Last Wednesday I had a beautiful spring bike ride home. It started when I was rolling west down Jefferson along through Culver City at the industrial part just before it heads north. The sun was casting a honey glow from behind me—my bike shadow stretched out long and lean in front and my knees pump pumping and I thought, “This light reminds me of an Alaskan summer late evening twilight glow.” Then I looked up into the full moon hanging there in the clear blue sun and I remembered ah that’s where it’s at. The full moon has a way of pulling the energy to the front of my skin. Propelling me forward. Suspending my stress and exhaustion for this instant. Then I’m heading north on Redondo and I hear “grrr!” “GRR!” and “scamper, scamper,” and the shouts of kids behind. Aware suddenly of an impending ankle clamp, I look down to see this small brown dog veering off like his job was done, heading back to the arm waving shouting kids and I yell “Tough dog!” And go on. At Washington I decide to head east as I wish to continue riding into the full moon and away from the sun—I like being between this energy, and not my usual route up to Pico. At the stoplight at LaBrea, this dude crosses the street with a peculiar drug addict posture: just his clothes, a cigarette in one hand, lighter in the other and a destination in his eyes. He sees me and says, “You only got one brake?” “Yeah,” I say. “It’s a fixed gear so I only need a front brake.” He nods his head and tells me how a few days ago he rode the marathon. Then looks sideways and says, “Well, I joined up with it.” I say, “Yeah, I’d like to do it. I just can’t get up that early.” The light changes—“take care, man.”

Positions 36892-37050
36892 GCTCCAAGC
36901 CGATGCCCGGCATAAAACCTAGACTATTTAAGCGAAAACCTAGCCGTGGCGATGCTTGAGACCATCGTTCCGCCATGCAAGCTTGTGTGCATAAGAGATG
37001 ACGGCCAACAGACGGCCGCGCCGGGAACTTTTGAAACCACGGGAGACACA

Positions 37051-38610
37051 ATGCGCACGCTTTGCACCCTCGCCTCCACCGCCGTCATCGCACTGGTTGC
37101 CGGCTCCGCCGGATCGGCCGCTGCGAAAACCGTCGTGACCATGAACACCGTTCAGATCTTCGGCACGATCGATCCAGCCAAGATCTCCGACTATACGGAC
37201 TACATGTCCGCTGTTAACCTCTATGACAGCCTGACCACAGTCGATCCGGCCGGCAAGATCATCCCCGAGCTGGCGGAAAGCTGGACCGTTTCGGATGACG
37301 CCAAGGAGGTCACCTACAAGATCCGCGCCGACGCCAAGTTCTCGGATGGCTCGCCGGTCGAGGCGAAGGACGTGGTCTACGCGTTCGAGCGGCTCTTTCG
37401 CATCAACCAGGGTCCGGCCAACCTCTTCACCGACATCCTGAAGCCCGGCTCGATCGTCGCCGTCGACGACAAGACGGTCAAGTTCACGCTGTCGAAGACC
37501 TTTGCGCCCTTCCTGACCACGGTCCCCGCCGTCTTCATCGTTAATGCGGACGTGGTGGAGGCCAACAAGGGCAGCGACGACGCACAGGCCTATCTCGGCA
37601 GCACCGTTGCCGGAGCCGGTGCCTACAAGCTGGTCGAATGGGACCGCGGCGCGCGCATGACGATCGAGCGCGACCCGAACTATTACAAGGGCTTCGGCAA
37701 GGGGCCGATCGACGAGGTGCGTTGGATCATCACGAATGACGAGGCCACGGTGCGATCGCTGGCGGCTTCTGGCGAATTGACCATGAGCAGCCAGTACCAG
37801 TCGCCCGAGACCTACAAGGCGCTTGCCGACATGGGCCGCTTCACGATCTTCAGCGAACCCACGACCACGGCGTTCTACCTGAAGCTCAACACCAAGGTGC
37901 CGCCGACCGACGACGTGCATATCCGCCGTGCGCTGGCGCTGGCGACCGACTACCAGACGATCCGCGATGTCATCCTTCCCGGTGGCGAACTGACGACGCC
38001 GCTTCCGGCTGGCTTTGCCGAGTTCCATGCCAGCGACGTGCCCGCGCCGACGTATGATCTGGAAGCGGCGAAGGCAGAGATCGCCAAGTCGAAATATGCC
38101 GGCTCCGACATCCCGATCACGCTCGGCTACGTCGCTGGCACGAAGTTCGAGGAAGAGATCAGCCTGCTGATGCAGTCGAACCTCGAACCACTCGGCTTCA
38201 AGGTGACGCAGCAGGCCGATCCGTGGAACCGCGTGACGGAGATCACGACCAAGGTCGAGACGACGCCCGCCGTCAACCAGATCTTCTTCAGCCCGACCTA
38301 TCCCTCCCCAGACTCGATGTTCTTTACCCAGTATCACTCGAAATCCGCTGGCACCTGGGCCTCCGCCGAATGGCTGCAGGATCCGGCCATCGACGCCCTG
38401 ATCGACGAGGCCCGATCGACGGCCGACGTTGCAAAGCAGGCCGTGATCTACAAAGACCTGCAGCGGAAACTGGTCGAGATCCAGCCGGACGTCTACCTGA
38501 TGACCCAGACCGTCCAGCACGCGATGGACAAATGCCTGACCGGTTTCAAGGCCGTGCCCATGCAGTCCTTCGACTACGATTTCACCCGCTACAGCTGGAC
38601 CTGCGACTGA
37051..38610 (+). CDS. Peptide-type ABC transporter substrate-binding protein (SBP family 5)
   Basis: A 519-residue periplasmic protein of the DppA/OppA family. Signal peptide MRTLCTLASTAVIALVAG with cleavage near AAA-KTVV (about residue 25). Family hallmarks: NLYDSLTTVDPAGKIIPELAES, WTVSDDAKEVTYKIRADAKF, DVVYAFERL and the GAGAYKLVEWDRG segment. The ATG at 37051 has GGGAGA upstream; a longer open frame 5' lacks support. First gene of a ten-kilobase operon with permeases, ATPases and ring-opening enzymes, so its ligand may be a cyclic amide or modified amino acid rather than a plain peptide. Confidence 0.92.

Later on down Washington near western maybe, on the north side of the street there’s a semi-circle huddle of folks on the corner. Could be a tour group or Jesus proselytizers, but as I pass I notice they are huddled around burning candles and one of those flower-covered crosses. To my right coming out of what has always struck me as a promising “thrift” store is this elderly black couple out to see what the fuss is about—possibly the owners and I say, “What happened over there? Somebody get killed?” “Beg your pardon,” he says. And she of the oversized black frame glasses waves her hand dismissively and says, “Shot. Last week.” “That’s terrible.” And I keep riding. The sun lowering now. I pass that really amazing old brown Victorian haunted house with the two scraggly trees at the front porch on the southside of Wasington. Its got a big lot and i want to live there. Then I head north up Alvarado. I need a donut for phase four, the climb home. So, I stop at yum yum just before Pico and pant, “Donut with sugar.”
“Sugar, coated in sugar.”
“You mean glazed.”
“Yeah, that’s the word I’m looking for. Glazed.”
I stand outside watching the pink of the sun edge towards dark and all this activity passing by and I think, “Man, I love this town.” Home.